You could have fooled me:
There are reportsÂ thatÂ the former Curves storefront at 2105 N. Pollard Street, in a small strip mall along Lee Highway, will be occupied by a gun shop. We, the citizens of Arlington County, oppose a gun shop at this location. We are alarmed that the shop is within 2 blocks of an Arlington County Public School that houses the HB Woodlawn Program and Stratford Program. Further, two elementary schools (Taylor and Arlington Science Focus), are onlyÂ blocks away. FourÂ additional schools areÂ within 5 miles: Washington-Lee High School, St. Agnes, Key Elementary, andÂ Glebe Elementary.
This is not a new idea. We sounded the alarm back in 2008 that Barack Obama was a proponent of the five mile rule for gun shops when he was an Illinois Senator. The idea has surfaced here and there ever since. Certainly this standard would ban gun shops most everywhere, except for very rural areas, but that’s the idea. It’s a backdoor way of banning guns and crushing the Second Amendment. If they came out and said they wanted to ban all guns, they’d lose all public support. So they come out and say something that sounds not quite so radical to the average low-information voters, and presto! You have a gun ban without making it sound like you want to ban guns.
I think the Second Amendment, properly interpreted, would bar any law that discriminated against gun dealers in zoning matters. It would not bar general zoning rules, such as those which distinguish between residential and commercial properties, but it would bar laws and ordinances clearly meant to frustrate the operation of businesses, rather than serving a legitimate government interest.
Much like the government must be neutral on matters of speech, so to must it be neutral on matters of gun ownership, including the right to sell firearms. The Second Amendment has to mean there is a right to sell firearms, albeit one subject to regulation according to Heller. You can find a lot of weak and lazy thinking about this on the other side in this area, such as this bit of commentary about a Minnesota car dealer that tried to have a gun giveaway with the purchase of a new car:
The dealer made claims about this being about the second amendment but the last time I checked there was nothing about a right to give guns away in a business deal. He also said callers were mean. I wonder if he means that the callers were insistent and emphatic in their opposition to the business deal.
When we’re “insistent and emphatic,” we’re “bullies.” When they do it, it’s fine. But let us not dwell on their rank hypocrisy, and get to the meat. In this case, since it was private pressure on the dealer that caused him to cancel the giveaway, the Second Amendment doesn’t apply here. The Bill of Rights only constrains government action, and not private action.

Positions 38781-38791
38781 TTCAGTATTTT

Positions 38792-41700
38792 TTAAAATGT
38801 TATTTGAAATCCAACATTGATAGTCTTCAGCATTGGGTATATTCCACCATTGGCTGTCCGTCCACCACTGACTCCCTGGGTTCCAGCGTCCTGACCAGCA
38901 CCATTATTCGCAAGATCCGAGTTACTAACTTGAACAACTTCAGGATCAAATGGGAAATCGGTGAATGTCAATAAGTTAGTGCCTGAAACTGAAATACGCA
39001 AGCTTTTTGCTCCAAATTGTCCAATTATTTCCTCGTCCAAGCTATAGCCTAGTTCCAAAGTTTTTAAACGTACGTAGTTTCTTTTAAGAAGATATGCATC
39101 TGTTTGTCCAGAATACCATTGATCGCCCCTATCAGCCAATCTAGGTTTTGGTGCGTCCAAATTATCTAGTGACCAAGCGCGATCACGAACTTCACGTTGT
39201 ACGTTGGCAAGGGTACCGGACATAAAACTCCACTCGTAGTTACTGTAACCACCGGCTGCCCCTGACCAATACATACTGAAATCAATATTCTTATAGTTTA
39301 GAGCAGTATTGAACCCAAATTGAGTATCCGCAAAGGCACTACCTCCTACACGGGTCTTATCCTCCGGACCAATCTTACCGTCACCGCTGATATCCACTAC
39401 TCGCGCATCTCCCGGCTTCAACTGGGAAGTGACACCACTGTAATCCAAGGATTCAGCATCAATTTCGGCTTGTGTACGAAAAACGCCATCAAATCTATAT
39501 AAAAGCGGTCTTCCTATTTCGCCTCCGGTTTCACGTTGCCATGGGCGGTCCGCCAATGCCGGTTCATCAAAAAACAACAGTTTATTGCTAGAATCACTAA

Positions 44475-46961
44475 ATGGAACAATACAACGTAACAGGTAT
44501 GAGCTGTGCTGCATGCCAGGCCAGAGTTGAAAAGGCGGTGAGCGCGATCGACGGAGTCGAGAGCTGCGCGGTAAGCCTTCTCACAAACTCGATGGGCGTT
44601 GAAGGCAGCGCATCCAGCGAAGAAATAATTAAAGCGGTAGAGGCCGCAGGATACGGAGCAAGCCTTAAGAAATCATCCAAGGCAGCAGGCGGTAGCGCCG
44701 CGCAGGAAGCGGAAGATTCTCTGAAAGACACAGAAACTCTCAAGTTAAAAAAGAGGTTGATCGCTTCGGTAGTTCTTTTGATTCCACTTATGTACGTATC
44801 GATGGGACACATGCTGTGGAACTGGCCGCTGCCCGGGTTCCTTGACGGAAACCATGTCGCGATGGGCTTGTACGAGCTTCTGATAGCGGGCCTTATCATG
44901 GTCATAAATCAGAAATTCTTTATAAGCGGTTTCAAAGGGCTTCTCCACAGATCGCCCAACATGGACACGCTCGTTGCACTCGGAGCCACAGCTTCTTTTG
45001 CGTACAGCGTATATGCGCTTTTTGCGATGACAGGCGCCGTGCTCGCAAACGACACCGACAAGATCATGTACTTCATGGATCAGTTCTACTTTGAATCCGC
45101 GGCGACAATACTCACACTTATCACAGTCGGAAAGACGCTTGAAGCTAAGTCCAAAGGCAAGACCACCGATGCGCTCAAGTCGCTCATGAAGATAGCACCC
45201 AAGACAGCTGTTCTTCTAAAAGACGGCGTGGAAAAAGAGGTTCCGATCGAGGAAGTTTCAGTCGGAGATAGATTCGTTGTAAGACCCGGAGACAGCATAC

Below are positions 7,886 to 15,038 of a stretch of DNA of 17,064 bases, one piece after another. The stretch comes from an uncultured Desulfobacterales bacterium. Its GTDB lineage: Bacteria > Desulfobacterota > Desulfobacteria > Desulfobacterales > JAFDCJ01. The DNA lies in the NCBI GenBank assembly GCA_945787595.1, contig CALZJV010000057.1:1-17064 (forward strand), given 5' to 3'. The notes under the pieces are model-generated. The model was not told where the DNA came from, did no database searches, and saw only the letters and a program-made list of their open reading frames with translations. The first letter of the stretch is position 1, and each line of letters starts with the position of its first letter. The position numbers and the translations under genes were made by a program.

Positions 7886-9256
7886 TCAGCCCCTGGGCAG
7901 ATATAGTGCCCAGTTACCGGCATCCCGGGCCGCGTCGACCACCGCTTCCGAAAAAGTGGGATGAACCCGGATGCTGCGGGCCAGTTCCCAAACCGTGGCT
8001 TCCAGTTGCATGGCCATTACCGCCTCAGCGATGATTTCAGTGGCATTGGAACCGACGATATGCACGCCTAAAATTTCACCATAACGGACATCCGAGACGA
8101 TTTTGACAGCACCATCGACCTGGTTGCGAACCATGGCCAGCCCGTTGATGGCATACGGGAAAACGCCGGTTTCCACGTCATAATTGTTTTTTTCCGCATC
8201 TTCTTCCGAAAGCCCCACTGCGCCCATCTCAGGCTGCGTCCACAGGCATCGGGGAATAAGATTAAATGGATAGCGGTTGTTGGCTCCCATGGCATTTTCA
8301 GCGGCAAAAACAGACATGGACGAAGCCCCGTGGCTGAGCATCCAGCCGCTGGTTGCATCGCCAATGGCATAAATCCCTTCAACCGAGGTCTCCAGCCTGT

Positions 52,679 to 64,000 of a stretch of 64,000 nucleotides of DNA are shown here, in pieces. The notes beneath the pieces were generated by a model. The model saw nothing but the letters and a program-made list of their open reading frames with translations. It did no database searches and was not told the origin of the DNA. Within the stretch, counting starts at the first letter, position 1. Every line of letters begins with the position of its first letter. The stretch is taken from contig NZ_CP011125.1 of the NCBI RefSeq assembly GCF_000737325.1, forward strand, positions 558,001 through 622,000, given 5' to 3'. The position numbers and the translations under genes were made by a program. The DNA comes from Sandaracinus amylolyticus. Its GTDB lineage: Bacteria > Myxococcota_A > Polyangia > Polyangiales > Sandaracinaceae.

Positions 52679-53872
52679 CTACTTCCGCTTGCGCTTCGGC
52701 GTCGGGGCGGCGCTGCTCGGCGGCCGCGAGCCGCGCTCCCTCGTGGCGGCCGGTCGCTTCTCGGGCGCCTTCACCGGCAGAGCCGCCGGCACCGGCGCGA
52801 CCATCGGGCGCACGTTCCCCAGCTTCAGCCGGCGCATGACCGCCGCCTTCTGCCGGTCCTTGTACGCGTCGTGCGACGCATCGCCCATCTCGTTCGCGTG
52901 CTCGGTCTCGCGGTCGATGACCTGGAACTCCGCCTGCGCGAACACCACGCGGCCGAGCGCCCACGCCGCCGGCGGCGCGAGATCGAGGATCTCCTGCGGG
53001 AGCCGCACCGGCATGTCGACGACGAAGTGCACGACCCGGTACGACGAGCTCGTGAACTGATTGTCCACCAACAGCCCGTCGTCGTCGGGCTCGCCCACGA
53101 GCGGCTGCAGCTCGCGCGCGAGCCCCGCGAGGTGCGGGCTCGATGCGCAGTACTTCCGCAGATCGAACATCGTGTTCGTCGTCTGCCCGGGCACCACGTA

But if the Second Amendment is to be treated as other fundamental rights are treated, there is a presumption that the government needs to have a compelling interest, and the means the government uses to further that interest are the least intrusive method available. That’s strict scrutiny. Even intermediate scrutiny, if applied correctly by the courts (which it has not been in most cases) requires there to be an “important” government interest, where the law, ordinance, or regulation is “substantially related” to the promotion of that interest.
Now, let’s take a look at the case of a dealer giving away a gun through a federally licensed dealer. First, what government interest can we identify? “Reducing the number of guns on the street” is not an interest in light of gun ownership being a right. Keeping guns out of the hands of violent criminals is probably a compelling government interest, but since the person receiving it will have to undergo a federally mandated background check, that governmental interest is already at work here. They fail completely at the governmental interest part, whether you apply strict or intermediate scrutiny. The government can have no legitimate interest in reducing gun ownership levels, even if one were to accept the argument that reducing gun ownership in general reduces their availability to violent criminals. That would not be “narrowly tailored” or “substantially related.”
What about the ridiculous “not near a school rule?” HellerÂ suggests that the government has a compelling interest in keeping firearms out of schools, since they are among the restrictions the Court said were “presumptively lawful.” Keeping guns out of the hands of children might be another compelling interest. But again, federally licensed dealers are prohibited from selling firearms to children. States can presumptively ban guns in schools, according to Heller, butÂ would a ban on gun shops within 5 miles or even 1000 feet of a school be “narrowly tailored?” What interest would it be “substantially related” to? Again, by either strict or intermediate scrutiny, if applied correctly, these regulations do not pass constitutional muster. Such a law, if applied in the First Amendment context, would clearly be ruled “over broad” by the courts.
You will undoubtedly see more arguments along these lines, and it’s important to know how to take them apart and refute them. Make the other side look the uneducated fools. I don’t honestly blame them for summarily dismissing how we treat rights in this country, because their only hope left is to marginalize the Second Amendment, and somehow make it an outlying right. We should perhaps feel lucky they are so very bad at making those arguments.
UPDATE: See this map showing how five mile rule would work in Houston. How is this not a gun ban? “You can still own them. You just can’t really buy them, except for that one shop out in the middle of the desert that’s only open in the evenings. Only paranoid rednecks think the gun violence prevention movement is really a gun ban movement in disguise.”